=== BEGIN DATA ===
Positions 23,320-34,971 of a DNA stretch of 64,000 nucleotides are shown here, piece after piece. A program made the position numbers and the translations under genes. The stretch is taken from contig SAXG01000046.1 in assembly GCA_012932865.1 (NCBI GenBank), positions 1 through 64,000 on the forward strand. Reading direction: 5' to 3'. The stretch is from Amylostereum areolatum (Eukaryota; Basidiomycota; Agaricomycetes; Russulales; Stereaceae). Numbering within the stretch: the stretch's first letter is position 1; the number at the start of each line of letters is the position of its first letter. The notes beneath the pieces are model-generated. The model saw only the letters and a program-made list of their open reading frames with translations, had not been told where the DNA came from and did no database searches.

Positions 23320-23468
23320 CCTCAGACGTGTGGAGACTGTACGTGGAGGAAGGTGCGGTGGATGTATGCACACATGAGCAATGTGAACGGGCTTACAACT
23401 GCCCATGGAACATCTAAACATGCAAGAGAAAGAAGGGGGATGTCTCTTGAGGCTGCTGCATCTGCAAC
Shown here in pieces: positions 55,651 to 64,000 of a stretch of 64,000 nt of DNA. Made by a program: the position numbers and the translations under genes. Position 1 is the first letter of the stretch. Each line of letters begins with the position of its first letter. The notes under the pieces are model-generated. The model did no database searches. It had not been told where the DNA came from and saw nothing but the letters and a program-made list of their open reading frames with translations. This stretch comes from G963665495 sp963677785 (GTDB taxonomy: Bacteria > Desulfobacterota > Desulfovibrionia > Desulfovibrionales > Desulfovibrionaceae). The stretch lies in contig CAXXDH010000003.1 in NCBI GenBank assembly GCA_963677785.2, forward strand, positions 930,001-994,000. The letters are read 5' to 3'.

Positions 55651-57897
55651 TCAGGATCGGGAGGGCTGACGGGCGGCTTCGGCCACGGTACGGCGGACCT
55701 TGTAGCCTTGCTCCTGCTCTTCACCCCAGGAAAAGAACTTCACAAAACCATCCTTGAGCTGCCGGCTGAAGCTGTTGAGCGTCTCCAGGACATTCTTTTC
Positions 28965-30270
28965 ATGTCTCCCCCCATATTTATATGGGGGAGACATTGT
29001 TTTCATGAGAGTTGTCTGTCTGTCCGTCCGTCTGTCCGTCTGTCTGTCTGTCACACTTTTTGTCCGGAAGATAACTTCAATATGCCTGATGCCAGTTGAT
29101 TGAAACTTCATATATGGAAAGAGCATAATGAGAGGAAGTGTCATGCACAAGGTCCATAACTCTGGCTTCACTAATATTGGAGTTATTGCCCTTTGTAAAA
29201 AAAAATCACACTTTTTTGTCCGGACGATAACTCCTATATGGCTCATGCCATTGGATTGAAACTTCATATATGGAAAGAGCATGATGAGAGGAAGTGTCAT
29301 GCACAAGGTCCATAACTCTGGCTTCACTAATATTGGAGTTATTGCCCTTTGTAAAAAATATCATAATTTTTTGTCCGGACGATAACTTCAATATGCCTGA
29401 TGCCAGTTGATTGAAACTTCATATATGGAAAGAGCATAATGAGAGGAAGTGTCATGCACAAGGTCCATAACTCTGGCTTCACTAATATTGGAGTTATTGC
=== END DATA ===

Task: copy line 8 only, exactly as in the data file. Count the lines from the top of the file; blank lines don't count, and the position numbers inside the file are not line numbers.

55701 TGTAGCCTTGCTCCTGCTCTTCACCCCAGGAAAAGAACTTCACAAAACCATCCTTGAGCTGCCGGCTGAAGCTGTTGAGCGTCTCCAGGACATTCTTTTC